The morning of my first game, dad drove us across Brooklyn in his gray Dodge and we got to Ebbetts Field in time to watch Gil take batting practice. Aside from the brilliant patch of green amidst the city scape around us--as so many writers remark about in their memoirs--I recall the vivid blue of the uniforms which had been black and white in the newspapers. Sure, there was the smell of the grass, but more than that was the overwhelming bank of cigar smoke, the overtones of roasted peanuts, and a sour aroma of beer in the air.

I knew from my reading that the rivalry between Giants and Dodgers fans during the era was, in fact, bitter, but I had yet to really feel it. Bobby Thomson's home run in 1951 apparently fueled the hatred. That was before I was born. When Giants fans bring that homer to my attention today, I am quick to point out that immediately afterwords, the Giants were destroyed by the Yankees in the World Series. I point out that since both the Giants and Dodgers moved west in 1957, only one team has won a World Series--in fact five of them--and that team wears blue.

But back to Brooklyn.... What I recall most about my first trip to Ebbetts Field was that we sat just to the left side of home plate, about 30 rows back, and the cast-iron pillars that supported the upper deck rose right between the seats and blocked our view toward first base. I remember the warmth of the crowd, which seems to blot out most of the other recollections. It remains my first memory of Black people, the fans who came to see Jackie. I remember the incredible kindness and joy in their faces, and how several made a point of speaking with me, including an older gentleman who sported a smoldering cigar and tapped me on the shoulder whenever the crowd roared. I remember wild music, played by spectators who had brought instruments with them. And a circus clown, mournful Emmett Kelly from Barnum and Baily, passed among the rows making us laugh.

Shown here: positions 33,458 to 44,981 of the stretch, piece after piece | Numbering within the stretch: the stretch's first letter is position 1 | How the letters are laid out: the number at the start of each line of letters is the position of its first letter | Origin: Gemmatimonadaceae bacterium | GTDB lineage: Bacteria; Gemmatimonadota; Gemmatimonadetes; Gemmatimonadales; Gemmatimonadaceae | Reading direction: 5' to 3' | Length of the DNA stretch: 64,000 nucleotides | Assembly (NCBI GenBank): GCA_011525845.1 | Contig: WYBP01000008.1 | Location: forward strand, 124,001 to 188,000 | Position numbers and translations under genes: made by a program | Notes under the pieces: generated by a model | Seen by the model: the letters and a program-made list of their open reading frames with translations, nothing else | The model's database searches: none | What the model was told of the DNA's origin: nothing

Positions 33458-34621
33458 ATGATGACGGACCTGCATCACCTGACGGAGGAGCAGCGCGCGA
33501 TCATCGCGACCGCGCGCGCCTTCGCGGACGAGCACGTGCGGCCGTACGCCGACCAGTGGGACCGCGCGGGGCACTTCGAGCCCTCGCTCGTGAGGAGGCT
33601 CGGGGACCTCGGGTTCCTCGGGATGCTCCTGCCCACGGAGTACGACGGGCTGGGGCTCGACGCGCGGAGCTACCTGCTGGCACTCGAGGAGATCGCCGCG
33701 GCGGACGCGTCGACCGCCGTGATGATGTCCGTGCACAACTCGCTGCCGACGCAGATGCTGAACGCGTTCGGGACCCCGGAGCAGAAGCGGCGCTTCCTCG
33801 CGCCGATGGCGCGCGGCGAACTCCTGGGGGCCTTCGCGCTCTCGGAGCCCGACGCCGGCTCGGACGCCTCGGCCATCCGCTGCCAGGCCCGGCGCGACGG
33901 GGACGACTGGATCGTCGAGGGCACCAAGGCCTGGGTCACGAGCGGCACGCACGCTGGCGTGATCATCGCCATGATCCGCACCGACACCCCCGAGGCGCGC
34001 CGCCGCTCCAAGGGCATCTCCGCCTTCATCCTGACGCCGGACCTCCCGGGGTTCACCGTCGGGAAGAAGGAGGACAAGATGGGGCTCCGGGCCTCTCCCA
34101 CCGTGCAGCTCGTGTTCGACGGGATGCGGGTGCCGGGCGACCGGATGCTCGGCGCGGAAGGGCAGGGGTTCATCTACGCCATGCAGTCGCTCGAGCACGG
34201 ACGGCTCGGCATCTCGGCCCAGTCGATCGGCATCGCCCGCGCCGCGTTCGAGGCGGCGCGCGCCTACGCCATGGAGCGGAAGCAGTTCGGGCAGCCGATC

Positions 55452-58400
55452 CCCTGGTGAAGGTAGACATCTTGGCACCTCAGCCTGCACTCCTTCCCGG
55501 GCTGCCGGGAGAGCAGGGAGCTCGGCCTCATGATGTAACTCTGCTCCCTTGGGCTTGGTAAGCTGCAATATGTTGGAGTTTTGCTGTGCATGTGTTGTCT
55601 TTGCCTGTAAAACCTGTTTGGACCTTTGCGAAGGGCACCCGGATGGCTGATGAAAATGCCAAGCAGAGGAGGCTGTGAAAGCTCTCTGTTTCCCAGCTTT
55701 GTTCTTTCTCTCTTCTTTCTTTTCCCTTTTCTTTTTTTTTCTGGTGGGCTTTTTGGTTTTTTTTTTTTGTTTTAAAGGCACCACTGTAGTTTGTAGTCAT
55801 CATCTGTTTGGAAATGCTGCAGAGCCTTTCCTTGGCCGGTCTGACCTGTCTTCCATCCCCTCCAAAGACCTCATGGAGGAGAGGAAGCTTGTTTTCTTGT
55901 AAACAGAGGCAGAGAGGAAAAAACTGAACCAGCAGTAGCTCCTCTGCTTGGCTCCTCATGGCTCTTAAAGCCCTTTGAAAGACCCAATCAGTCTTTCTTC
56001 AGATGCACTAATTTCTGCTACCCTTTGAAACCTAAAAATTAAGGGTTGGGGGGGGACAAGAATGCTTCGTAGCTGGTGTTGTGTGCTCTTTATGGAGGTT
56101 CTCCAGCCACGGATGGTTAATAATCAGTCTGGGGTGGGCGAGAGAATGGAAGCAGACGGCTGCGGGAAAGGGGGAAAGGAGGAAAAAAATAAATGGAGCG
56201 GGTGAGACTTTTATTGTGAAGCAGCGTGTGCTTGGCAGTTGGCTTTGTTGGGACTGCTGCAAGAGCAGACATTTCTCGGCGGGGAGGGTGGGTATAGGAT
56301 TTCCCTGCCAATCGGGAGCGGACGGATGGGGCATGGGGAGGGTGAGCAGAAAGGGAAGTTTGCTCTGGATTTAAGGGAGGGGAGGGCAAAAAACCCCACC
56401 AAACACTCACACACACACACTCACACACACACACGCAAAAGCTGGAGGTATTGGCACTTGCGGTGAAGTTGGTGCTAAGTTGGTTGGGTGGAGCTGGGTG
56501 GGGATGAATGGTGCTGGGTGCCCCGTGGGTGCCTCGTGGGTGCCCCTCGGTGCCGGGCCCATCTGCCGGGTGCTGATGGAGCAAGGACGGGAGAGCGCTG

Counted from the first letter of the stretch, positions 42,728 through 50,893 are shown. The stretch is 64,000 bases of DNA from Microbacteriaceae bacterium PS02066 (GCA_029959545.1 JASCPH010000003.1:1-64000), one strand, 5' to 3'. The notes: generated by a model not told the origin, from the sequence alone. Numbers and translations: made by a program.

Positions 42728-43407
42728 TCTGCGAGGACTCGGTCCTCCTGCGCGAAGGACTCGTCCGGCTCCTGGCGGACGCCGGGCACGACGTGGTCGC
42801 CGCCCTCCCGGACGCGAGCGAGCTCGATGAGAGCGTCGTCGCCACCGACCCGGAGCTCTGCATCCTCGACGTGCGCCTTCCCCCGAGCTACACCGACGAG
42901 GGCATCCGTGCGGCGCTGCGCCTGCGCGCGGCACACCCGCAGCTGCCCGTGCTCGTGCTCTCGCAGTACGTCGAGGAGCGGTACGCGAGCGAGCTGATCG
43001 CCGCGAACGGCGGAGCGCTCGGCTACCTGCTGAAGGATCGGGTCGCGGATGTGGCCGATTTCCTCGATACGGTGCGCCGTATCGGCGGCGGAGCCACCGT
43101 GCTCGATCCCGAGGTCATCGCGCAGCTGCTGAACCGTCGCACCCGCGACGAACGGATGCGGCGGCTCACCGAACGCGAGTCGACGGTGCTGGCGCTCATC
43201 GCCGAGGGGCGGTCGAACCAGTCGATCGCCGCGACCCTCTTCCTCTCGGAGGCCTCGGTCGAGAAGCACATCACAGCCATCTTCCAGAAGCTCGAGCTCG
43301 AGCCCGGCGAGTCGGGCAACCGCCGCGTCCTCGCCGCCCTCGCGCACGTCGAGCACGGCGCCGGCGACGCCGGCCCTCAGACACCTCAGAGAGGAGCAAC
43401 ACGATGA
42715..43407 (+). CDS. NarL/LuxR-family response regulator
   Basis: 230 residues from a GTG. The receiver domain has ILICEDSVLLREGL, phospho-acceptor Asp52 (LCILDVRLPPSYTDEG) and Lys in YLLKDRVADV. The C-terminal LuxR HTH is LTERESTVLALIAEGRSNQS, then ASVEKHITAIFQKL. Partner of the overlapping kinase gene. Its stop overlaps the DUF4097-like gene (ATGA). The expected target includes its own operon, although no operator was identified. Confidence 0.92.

We moved to Los Angeles--the same year the Dodgers moved--so I never lost my team. Dad would take us to the Coliseum and later, to Dodger Stadium to see the new boys of summer. I always rode in the back seat with my baseball glove in my lap. The place was packed whenever the Giants came to town. I hated to leave before the last out, but my dad often would get us up and out the ramps to beat the post-game traffic that tied up the freeways for hours. I'd listen to games on my transistor radio at the beach, in the car, while mowing the lawns, and in my darkened bedroom at night where I could see the grass and red-dirt infield in my mind's eye as Vin Scully carved out delicious swirls of language. We'd sneak a transistor radio and earpiece into synagogue, where the High Holiday services often conflicted with the World Series.